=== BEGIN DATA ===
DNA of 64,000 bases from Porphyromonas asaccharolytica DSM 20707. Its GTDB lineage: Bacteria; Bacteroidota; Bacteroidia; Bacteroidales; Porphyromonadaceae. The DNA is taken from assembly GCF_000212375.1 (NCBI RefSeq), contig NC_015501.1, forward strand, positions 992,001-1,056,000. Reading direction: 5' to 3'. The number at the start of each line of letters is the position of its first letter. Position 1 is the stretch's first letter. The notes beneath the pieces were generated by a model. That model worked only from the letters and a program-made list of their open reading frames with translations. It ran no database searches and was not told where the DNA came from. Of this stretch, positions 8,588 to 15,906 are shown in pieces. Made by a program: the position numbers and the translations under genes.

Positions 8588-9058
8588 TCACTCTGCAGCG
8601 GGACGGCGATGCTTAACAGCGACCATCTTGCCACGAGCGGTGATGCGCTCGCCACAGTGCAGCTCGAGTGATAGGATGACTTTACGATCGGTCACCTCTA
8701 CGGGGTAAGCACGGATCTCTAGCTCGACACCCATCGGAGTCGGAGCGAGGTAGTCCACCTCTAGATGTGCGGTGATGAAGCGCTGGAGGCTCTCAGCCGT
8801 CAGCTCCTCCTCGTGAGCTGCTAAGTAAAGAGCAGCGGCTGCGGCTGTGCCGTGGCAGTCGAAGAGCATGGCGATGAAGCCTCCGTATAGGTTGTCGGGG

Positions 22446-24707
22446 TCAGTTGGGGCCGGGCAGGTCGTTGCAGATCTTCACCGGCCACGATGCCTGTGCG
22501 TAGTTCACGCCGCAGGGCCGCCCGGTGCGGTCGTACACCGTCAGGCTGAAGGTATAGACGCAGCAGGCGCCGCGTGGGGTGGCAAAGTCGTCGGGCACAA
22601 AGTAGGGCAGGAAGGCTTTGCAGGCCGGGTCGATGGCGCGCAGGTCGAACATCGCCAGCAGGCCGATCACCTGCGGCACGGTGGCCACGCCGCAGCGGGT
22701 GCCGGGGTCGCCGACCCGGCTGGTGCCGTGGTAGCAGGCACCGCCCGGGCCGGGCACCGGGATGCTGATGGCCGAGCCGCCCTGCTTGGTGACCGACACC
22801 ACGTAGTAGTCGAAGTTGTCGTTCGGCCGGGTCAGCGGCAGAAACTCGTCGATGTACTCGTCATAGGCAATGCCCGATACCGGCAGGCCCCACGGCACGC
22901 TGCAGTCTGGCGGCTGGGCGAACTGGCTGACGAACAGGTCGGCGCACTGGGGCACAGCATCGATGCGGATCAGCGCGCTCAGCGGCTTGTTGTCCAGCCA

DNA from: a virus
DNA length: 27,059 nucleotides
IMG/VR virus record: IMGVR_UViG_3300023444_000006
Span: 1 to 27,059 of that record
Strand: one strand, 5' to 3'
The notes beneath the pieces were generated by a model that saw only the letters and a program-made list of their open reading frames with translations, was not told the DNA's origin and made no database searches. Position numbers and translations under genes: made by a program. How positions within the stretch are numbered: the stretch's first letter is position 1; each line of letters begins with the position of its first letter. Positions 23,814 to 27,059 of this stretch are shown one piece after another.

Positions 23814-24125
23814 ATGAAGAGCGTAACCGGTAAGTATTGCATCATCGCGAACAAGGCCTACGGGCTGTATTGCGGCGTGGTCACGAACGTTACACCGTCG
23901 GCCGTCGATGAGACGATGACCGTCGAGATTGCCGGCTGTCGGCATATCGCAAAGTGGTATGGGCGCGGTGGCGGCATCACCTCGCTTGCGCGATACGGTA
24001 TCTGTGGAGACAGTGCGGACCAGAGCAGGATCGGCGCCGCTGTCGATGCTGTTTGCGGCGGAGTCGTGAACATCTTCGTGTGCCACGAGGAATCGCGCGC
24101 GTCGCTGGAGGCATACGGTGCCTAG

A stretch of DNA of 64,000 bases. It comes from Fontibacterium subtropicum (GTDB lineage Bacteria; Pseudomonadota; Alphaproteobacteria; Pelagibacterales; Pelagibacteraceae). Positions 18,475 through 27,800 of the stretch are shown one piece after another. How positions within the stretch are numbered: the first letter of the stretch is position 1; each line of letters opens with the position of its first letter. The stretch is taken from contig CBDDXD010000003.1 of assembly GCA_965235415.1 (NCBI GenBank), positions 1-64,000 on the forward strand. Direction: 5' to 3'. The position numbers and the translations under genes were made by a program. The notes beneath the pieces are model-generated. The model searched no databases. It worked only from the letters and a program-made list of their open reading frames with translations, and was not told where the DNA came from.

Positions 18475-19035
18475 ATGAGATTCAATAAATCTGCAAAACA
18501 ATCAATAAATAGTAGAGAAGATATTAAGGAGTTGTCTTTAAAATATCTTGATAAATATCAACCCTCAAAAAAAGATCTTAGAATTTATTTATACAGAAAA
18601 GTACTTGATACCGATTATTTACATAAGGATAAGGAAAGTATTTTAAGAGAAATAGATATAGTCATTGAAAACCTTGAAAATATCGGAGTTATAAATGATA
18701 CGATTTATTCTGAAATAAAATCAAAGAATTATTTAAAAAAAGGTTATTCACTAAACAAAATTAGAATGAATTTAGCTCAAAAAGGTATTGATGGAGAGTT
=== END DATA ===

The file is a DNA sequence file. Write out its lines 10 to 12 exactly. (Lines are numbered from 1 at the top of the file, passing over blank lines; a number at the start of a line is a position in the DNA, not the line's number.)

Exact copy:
22601 AGTAGGGCAGGAAGGCTTTGCAGGCCGGGTCGATGGCGCGCAGGTCGAACATCGCCAGCAGGCCGATCACCTGCGGCACGGTGGCCACGCCGCAGCGGGT
22701 GCCGGGGTCGCCGACCCGGCTGGTGCCGTGGTAGCAGGCACCGCCCGGGCCGGGCACCGGGATGCTGATGGCCGAGCCGCCCTGCTTGGTGACCGACACC
22801 ACGTAGTAGTCGAAGTTGTCGTTCGGCCGGGTCAGCGGCAGAAACTCGTCGATGTACTCGTCATAGGCAATGCCCGATACCGGCAGGCCCCACGGCACGC